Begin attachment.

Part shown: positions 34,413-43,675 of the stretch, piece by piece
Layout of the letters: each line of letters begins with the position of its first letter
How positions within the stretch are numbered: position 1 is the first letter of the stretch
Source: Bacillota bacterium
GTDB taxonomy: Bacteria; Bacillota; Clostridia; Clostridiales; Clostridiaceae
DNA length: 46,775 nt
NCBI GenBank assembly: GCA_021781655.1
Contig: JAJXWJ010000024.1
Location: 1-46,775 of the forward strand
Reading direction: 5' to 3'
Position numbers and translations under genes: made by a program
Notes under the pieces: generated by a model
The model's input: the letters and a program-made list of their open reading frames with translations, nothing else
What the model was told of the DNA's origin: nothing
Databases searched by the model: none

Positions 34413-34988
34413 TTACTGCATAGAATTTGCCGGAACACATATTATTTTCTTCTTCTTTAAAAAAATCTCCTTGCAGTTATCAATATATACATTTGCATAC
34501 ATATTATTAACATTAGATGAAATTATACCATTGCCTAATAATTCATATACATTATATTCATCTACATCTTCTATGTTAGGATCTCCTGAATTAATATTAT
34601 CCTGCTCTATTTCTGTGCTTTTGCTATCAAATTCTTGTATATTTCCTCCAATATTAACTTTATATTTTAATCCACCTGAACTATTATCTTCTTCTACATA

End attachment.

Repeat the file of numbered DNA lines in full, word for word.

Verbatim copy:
Part shown: positions 34,413-43,675 of the stretch, piece by piece
Layout of the letters: each line of letters begins with the position of its first letter
How positions within the stretch are numbered: position 1 is the first letter of the stretch
Source: Bacillota bacterium
GTDB taxonomy: Bacteria; Bacillota; Clostridia; Clostridiales; Clostridiaceae
DNA length: 46,775 nt
NCBI GenBank assembly: GCA_021781655.1
Contig: JAJXWJ010000024.1
Location: 1-46,775 of the forward strand
Reading direction: 5' to 3'
Position numbers and translations under genes: made by a program
Notes under the pieces: generated by a model
The model's input: the letters and a program-made list of their open reading frames with translations, nothing else
What the model was told of the DNA's origin: nothing
Databases searched by the model: none

Positions 34413-34988
34413 TTACTGCATAGAATTTGCCGGAACACATATTATTTTCTTCTTCTTTAAAAAAATCTCCTTGCAGTTATCAATATATACATTTGCATAC
34501 ATATTATTAACATTAGATGAAATTATACCATTGCCTAATAATTCATATACATTATATTCATCTACATCTTCTATGTTAGGATCTCCTGAATTAATATTAT
34601 CCTGCTCTATTTCTGTGCTTTTGCTATCAAATTCTTGTATATTTCCTCCAATATTAACTTTATATTTTAATCCACCTGAACTATTATCTTCTTCTACATA